Indeed, in many firms – which remain ‘activity driven’ – the consequences of using the newly adopted behaviours, skills and frameworks can be worse than not using them.
Consider the accounting firm employee who runs a successful audit but takes longer because they were adopting a new approach for the first time. Will management be pleased because the employee successfully used the newly acquired approach or disappointed because recovery rates for that client will be lower?
If old ways of working continued to be tolerated, what is the motivation for anyone to change their behaviour?
Perception 3: Lack of alignment on what people are trained in and how they are managed:
In many firms, there remains little alignment between training initiatives and how people are managed or measured. This is most evident when considering the key performance metrics still used in many firms.
Rather than performance being measured on the application of the new behaviours, participants find themselves being judged on traditional ‘sacred cow’ performance metrics – such as billable hours, utilisation and chargeable time.
In many law firms for example, where billable hours remain a key indicator of performance, are individuals really motivated to try newly acquired behaviours that might bring efficiencies and reduce the number of hours they bill?
“What’s the Point?”
In summary, if an employee attends a training programme with the predominant perception that when she returns to the firm her managers won’t use the learned behaviours themselves, that she will be given little opportunity to put the learning into practice and there will be no consequences for not adopting the learning, no doubt she has a right to question “what’s the point of the training programme?”, resigned to the fact that nothing will change.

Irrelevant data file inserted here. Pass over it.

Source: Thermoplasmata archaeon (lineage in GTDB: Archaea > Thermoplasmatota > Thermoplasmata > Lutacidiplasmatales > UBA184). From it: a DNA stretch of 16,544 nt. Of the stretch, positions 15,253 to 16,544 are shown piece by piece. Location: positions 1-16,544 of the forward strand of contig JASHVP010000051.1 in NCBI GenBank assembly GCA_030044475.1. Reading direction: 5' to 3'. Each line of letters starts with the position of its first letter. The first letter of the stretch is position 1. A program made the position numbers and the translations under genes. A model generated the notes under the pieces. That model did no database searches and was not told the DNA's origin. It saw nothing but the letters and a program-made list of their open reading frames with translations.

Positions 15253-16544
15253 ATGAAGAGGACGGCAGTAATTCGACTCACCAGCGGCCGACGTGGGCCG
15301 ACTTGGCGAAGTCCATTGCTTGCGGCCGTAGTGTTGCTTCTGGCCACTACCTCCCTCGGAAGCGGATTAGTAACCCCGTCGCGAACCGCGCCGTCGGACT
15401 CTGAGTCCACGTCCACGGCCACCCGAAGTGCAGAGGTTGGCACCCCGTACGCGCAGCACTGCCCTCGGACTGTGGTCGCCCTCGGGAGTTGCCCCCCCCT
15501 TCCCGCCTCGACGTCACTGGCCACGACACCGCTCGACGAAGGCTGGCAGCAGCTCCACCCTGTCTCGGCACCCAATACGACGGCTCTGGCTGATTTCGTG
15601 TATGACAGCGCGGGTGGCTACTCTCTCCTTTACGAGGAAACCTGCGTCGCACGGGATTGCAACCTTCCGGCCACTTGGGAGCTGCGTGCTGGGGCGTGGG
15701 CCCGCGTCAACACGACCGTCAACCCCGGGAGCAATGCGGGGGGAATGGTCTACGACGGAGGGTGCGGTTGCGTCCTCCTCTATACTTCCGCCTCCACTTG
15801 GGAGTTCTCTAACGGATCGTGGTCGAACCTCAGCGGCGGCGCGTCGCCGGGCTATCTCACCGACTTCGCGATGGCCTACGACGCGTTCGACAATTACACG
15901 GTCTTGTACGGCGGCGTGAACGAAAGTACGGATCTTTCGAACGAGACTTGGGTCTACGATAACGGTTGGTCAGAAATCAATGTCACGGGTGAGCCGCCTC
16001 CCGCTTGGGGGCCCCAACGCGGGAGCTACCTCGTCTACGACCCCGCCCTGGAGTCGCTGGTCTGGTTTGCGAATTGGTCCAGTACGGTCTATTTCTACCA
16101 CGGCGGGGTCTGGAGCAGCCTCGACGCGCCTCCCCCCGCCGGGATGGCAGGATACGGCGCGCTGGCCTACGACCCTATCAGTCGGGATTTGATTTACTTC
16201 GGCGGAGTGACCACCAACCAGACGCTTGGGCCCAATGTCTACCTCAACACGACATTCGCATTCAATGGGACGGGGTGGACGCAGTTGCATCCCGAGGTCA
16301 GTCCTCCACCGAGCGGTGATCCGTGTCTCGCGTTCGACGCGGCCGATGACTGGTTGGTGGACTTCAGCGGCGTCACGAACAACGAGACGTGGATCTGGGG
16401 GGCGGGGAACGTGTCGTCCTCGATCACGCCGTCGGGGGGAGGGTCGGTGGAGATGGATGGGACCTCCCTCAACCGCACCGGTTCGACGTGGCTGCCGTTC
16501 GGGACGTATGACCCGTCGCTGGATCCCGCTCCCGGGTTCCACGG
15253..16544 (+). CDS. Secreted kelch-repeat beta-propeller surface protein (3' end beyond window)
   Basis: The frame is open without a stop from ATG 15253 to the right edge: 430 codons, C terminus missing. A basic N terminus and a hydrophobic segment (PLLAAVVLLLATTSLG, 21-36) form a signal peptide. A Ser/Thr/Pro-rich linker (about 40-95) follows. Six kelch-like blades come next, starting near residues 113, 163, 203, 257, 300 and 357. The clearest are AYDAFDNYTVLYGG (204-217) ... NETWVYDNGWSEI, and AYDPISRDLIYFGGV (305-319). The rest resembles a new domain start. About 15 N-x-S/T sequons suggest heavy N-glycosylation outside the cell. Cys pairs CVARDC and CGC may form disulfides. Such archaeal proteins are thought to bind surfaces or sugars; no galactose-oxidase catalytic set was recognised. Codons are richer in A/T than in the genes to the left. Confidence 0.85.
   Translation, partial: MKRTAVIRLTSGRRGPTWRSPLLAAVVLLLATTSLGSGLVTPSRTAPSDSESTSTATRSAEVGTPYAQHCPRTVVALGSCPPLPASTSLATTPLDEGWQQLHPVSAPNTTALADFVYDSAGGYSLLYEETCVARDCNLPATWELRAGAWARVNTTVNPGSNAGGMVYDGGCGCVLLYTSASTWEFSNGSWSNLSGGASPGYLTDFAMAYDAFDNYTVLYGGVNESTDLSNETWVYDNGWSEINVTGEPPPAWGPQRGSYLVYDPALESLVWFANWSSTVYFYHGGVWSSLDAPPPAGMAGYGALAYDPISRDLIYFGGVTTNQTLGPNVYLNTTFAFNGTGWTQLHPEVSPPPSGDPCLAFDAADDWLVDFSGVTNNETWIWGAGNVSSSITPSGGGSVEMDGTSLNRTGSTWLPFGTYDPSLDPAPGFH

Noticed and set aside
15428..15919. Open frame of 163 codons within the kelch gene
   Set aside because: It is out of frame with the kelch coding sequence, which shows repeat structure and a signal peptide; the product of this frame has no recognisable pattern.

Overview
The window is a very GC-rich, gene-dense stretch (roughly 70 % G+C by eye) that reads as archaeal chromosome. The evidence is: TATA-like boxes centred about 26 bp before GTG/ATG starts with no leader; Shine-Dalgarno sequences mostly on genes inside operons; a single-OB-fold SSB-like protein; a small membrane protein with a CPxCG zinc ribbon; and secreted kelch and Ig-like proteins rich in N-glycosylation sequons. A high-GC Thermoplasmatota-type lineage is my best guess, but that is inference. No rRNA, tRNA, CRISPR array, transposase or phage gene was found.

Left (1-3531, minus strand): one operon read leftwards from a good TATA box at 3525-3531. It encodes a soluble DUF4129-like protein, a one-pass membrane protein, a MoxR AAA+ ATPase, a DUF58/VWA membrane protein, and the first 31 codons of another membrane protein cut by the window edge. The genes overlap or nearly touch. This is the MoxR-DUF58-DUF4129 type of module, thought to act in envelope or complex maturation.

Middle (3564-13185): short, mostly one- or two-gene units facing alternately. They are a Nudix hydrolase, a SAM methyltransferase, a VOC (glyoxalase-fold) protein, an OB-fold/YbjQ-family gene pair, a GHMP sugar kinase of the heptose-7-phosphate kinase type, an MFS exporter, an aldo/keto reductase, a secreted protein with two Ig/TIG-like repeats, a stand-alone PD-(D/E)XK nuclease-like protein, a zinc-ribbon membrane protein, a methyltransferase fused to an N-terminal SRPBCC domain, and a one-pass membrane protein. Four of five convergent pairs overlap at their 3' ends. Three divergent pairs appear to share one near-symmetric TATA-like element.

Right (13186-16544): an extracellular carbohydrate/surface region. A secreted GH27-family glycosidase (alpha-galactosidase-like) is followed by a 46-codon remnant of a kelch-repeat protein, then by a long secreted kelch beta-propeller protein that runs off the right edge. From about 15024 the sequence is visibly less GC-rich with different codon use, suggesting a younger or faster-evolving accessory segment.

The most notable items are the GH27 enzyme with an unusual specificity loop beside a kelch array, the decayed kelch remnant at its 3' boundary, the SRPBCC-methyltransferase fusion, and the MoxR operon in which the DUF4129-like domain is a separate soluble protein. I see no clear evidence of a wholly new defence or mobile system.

Firms will continue to waste precious time, money and resources on training initiatives with little impact beyond the initial learning event unless they commit to some fundamental changes.
Professional services leaders need to show they have the desire, influence, clout and motivation to ensure the adoption of newly learned skills and behaviours.
How can management change employees’ perceptions so that they view training as a vital component of the firm’s success? How can leadership ensure training initiatives lead to behaviour change well beyond the learning event? How can leaders remove the prevailing apathy and snap people out of their malaise towards training initiatives?
For inspiration, we would like to take you back in time to New York City in the early 1990s…
In Part 3 of the series, we will examine the ‘Broken Windows’ strategy adopted by Rudy Giuliani in the early 1990s to reduce the high levels of crime in New York. This novel approach to policing fundamentally shifted the population’s mindset from that of apathy and resignation at the situation to one of unity, social responsibility and strong values by signalling “this is the way things will be around here from now on”…